"The dogs stop all the itching and chewing at their coats/skin,
their eyes get this bright look and the energy level goes out the
roof (not that Belgians need any more energy)."

"The bitch that I got this recipe for is a picky eater, but when
she in on the food (I long ago stopped trying to "bury" it the
other food; they just hunt it down to eat first, and making a mess
trying) she eats much better. It seems to whet her appetite."


Per the information received after having the Satin Balls recipe checked by several vets/labs:

Satin Balls is a total canine diet. It can be feed by itself or as a supplement, for however long you wish. My dogs have been on Satin
Balls for over a year; the only time that I have fed it alone is when I had a sick dog needing to be built up or an underweight dog that I plan on showing.

The only problem with feeding it by itself is figuring out the amount. It will put weight on a dog in a few days...that's why it is so great to feed just before a show. If you have a dog that is in good weight, but you just want to build coat/endurance, you
would have to figure out how much to feed (cal per kg), or you would end up with a fat dog in a very short time. At one point, I let Satin eat as much as she wanted, just to see how much she would consume. I never got to that point! After a pound pack, she was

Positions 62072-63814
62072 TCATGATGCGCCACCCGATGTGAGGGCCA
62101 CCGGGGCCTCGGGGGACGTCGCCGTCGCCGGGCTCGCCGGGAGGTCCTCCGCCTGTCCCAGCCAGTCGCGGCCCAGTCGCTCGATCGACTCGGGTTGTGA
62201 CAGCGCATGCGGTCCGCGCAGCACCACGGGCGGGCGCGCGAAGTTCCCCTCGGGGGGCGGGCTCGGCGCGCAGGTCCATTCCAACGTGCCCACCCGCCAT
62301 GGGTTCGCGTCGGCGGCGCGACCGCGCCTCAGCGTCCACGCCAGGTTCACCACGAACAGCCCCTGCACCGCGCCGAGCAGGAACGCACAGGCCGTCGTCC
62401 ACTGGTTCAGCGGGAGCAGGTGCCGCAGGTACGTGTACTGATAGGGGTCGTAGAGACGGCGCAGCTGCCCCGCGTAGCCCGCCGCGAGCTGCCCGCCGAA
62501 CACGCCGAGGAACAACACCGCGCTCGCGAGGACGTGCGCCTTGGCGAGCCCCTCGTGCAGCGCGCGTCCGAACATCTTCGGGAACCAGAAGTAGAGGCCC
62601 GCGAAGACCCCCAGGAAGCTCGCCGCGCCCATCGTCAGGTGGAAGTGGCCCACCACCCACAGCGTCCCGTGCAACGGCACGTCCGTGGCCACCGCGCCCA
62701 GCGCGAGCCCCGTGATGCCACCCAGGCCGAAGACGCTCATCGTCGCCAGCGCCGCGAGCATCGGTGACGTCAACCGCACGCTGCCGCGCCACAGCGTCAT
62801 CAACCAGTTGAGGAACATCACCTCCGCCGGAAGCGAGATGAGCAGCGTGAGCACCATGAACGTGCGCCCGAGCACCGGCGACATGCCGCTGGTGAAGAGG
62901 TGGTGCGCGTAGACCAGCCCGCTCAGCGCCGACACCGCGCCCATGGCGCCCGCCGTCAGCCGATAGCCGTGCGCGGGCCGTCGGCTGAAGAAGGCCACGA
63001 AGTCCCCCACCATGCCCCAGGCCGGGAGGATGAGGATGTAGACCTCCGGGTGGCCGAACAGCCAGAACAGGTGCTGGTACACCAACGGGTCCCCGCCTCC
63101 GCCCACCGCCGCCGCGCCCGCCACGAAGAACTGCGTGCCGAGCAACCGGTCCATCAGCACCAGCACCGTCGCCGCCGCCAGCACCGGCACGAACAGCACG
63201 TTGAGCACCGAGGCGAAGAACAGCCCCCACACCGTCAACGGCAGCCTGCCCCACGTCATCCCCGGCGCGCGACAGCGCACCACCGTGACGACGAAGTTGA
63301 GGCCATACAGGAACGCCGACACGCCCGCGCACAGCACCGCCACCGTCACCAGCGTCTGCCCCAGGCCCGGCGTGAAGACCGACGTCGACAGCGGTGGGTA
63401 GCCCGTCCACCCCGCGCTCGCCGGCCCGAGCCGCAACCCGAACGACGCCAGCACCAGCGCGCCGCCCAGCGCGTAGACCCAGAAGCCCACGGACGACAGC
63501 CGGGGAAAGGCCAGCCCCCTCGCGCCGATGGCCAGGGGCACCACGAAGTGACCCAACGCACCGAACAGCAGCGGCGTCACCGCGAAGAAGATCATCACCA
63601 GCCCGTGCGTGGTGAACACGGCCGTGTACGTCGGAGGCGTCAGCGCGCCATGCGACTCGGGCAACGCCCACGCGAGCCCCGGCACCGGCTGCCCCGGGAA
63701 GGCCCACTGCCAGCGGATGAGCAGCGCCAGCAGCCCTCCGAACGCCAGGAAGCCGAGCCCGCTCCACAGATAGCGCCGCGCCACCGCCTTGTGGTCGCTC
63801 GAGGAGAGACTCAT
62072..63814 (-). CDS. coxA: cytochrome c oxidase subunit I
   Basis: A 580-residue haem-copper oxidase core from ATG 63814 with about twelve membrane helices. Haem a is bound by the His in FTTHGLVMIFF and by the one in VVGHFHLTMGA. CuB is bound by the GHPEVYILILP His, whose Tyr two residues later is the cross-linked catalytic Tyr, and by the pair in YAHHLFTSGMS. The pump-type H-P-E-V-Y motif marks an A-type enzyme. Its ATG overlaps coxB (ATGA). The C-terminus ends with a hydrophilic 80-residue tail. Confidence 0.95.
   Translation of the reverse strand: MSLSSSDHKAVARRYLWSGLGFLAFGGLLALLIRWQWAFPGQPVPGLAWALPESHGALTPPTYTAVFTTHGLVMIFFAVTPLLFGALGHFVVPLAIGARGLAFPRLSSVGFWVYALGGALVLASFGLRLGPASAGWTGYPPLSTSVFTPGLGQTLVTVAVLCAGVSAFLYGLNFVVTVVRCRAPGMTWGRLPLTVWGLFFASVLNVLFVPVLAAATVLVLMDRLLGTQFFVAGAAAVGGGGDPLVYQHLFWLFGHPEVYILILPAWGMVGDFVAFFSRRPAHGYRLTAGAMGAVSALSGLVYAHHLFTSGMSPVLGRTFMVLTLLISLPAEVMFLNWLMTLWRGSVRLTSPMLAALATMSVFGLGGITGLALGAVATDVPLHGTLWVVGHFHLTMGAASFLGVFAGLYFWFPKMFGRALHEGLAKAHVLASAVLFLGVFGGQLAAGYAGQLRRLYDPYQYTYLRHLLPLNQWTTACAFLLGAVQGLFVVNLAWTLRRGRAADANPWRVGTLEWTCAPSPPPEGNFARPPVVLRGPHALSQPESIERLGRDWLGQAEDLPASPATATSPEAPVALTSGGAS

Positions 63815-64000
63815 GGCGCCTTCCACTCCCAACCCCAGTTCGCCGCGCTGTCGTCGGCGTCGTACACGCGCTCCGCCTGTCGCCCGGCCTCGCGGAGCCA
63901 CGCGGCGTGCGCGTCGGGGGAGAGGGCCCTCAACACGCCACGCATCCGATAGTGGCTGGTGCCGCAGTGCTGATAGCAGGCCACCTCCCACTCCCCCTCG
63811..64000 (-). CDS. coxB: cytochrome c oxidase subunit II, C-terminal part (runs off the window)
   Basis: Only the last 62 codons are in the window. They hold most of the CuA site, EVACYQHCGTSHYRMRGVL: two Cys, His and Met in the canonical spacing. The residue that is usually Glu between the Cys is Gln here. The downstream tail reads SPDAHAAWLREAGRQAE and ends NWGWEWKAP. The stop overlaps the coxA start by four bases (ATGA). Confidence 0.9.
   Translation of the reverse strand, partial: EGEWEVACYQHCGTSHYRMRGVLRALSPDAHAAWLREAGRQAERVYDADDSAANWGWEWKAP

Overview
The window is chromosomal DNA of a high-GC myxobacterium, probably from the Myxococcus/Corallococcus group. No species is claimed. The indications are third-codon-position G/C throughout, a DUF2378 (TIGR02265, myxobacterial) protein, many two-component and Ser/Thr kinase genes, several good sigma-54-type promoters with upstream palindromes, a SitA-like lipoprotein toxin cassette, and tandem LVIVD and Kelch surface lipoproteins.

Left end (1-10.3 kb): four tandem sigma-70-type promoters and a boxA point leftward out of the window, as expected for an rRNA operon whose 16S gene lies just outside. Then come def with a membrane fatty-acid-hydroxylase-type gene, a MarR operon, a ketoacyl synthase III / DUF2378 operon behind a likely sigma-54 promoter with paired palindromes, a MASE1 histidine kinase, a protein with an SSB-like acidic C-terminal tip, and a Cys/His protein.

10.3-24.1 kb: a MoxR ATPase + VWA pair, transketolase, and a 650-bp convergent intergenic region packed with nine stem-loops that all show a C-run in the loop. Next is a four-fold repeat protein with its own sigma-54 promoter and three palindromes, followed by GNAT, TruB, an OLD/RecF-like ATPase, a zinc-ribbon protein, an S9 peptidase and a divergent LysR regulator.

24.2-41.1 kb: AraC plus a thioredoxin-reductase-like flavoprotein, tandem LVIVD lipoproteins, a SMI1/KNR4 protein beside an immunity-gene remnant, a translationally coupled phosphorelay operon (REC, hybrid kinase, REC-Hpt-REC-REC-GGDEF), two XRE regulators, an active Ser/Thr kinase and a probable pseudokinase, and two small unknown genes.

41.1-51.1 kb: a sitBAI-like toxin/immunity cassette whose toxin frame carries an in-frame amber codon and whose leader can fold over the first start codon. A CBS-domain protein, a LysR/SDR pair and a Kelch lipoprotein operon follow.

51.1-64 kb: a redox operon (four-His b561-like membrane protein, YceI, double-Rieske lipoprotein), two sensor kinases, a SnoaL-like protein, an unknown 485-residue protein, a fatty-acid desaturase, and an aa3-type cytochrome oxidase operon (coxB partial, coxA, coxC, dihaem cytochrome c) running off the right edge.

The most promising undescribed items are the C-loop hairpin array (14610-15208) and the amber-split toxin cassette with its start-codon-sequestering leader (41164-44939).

still looking for more, so I stopped. I have been told a dog will stop eating when full on it, and that you can then gauge the amount
needed to maintain weight!

I just find that per the pocketbook and ease, my dogs do very well on it as a supplement. I give about a 1/4 pound each night to
maintain beautiful coats, energy level, and a full picky eaters here.

Just don't try to hide it in the kibble...they will make a mess throwing out the kibble, digging for the Satin Balls! My dogs have never gotten sick on Satin balls...not even when I am at a show and feed only that. I feed less kibble, so I save money there. There is also less stool to pick up as the dogs are able to digest all of the Satin Balls.

I have been playing with the recipe. I now use the Knox Joint Gelatin instead of the plain Knox unflavored gelatin. Since this is high in Vitamin C and protein, and is good for the joints, it would be good for the dogs. They don't seem to mind the added flavor.

I am also adding Flaxseed oil. They probably don't need the added oil, but so far I have not seen it hurt anything.

Fix some up and let your dogs enjoy. They will love you forever and forever!

Share This Article

Question of the Week

Previous Questions of the Week Ideas

Today is July 18, 2019

In this month in 1977:

The AKC awarded its first Obedience Trial Champion (O.T.Ch.)

About Us

The Kerry Blue Terrier Foundation is a nonprofit charity dedicated to promoting the welfare of the Kerry Blue Terrier breed in the areas of education, rescue and health & genetics. Learn More.


Join Our Email Newsletter List.

Contact Info


P. O. Box 1495
Solvang, CA 93464

Box 109
11420 - 142 Street NW
Edmonton, AB T5M 1V1


Corrections? Feedback?

Contact the Kerry Blue Terrier Foundation